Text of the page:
If humanity fails to find a way through this train wreck of a climate crisis, we might want a form of record-keeping that doesn't decay after a generation or two. You know, just to let future intelligences know we had some redeeming qualities.
Artist Joe Davis from Harvard University thinks he has a solution. If you really want to leave your 30th-century descendants a work of art, embed it in the genes of the salt-loving microbe, Halobacterium salinarum.
Davis's suggestion, described in a new paper, isn't the first to propose using nucleic acid as a memory solution. Three years ago, Microsoft also announced plans for devising technology that would see them store information in DNA data banks.
It's not hard to see the appeal of this kind of data storage. Depending on who you ask and how you crunch the numbers, all of the chromosomes in a single human cell could match a pair of CDs for storage space.
That extreme compactness means the sum of all the world's data could, in theory, fit into a double-garage as strings of A, G, T, and C.
Given the rate at which that library of data grows every year, we might want to think about efficient ways to contain it.
It's not just a nice theory. Researchers have previously crammed books, images, and even movies into a format that life has been using for billions of years.
Unfortunately, if you wanted every Marvel film in the MCU translated into a droplet-sized DVD, you'd still need to have plenty of patience. Companies are making headway on automating and speeding it up, but it's not exactly the future of Netflix.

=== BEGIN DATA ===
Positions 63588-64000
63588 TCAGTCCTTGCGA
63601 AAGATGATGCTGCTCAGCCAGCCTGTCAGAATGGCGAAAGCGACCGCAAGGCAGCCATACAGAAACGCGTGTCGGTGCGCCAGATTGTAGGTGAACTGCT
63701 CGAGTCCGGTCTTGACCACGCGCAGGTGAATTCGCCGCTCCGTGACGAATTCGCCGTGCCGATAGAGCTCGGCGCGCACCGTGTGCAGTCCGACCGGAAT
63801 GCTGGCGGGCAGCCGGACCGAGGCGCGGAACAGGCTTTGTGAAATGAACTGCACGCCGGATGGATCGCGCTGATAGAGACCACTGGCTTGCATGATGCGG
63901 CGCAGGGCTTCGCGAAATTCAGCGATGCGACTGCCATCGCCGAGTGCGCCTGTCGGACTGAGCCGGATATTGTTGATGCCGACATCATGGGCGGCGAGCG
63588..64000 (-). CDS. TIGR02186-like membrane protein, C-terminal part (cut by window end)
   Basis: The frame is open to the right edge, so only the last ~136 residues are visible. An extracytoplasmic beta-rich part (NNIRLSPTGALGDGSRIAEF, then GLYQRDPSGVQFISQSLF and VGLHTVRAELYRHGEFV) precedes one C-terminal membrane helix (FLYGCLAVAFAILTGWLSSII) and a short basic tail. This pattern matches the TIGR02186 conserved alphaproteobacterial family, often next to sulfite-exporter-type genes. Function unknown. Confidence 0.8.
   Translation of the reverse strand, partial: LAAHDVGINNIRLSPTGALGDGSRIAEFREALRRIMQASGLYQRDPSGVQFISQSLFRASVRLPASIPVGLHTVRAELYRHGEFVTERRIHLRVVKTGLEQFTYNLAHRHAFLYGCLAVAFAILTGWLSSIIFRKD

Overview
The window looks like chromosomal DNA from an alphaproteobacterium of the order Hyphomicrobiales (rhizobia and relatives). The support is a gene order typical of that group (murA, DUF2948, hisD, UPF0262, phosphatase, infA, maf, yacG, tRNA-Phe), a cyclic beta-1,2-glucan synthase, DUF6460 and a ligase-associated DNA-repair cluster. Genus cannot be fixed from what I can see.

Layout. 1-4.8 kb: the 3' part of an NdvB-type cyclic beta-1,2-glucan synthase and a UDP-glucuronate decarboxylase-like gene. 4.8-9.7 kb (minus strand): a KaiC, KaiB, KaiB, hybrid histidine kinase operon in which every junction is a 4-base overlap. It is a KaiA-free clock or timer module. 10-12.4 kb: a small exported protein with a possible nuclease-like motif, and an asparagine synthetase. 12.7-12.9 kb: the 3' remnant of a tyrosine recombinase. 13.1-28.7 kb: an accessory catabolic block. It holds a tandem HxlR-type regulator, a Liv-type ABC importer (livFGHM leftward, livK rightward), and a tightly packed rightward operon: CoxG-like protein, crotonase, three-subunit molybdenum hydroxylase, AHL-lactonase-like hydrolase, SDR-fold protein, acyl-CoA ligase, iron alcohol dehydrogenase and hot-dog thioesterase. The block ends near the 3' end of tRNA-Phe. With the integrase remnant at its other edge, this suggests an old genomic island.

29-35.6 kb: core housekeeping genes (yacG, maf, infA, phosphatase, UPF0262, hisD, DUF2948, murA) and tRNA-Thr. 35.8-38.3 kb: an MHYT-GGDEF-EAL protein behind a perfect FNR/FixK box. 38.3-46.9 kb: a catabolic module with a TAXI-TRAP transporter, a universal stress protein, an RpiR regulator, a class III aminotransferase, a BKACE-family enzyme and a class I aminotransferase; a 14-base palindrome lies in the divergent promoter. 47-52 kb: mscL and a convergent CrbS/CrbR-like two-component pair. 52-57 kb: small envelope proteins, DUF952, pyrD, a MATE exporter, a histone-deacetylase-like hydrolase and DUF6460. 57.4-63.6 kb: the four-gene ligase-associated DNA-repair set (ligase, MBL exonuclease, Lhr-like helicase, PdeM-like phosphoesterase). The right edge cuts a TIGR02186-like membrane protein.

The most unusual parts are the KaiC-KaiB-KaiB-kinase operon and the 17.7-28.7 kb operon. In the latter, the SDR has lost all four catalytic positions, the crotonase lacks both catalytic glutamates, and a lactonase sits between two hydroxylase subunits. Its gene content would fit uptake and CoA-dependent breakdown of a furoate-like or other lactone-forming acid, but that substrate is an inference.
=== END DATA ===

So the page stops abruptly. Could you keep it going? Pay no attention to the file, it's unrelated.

But in addition to its small size, the idea has one other appealing factor.
Unlike that stash of VHS tapes at the top of your closet, or even the CD-ROM games buried in your drawer, a properly stored DNA memory bank can be relied upon to preserve its information for the long haul.
That's all well and good if you have a deep freezer and aren't expecting a major interruption to electricity in the next thousand years or so, but how do we ensure our data survives in the long term?
Researchers suggest the best method could be to find a hardy little archivist that ensures the data is kept in check the old-fashioned way without our help.
"If all other life is destroyed on Earth, and this is the only thing left, maybe that information could propagate on its own," biological engineer Jeff Nivala from the University of Washington tells Steve Nadis at Science Magazine.
In Davis's study, his nomination for the best bug for the job isn't a bacterium, strictly speaking, but a salt-tolerant microorganism called an archaeon.
H. salinarum is right at home in highly salty environments, so it's proven it can put up with the stress of a hostile wasteland.
Buried in salt and deprived of nutrients, it simply stays put, shutting down and refusing to reproduce until conditions improve.
Whereas oxygen and radiation would corrupt a CD in short order, H. salinarum would use its talent for repairing oxidative damage to ensure all of the data was kept in relatively pristine condition for centuries or more.
Davis doesn't have a background in biology, himself, but hasn't let that stop him working with a more qualified team of researchers to demonstrate the microbe's potential over other candidates.
For a code to preserve, Davis created two 3D art pieces (seen below) inspired by a rather apt Russian folktale called "Koschei the Deathless", which were reduced to a string of coordinates and translated into base codes before being inserted into a spot in H. salinarum's genome.
Even after the altered cells copied themselves several times over, their precious message remained stable.
While the intent may sound more sci-fi than practical, there's still much to learn about H. salinarum's metabolism that this kind of research could reveal.
The next phase is to store them away in salt for a number of years before checking in on the code once again, and perhaps tag some proteins to see if they move around while the tiny archivist sleeps.
The study is available on the pre-print website bioRxiv.org.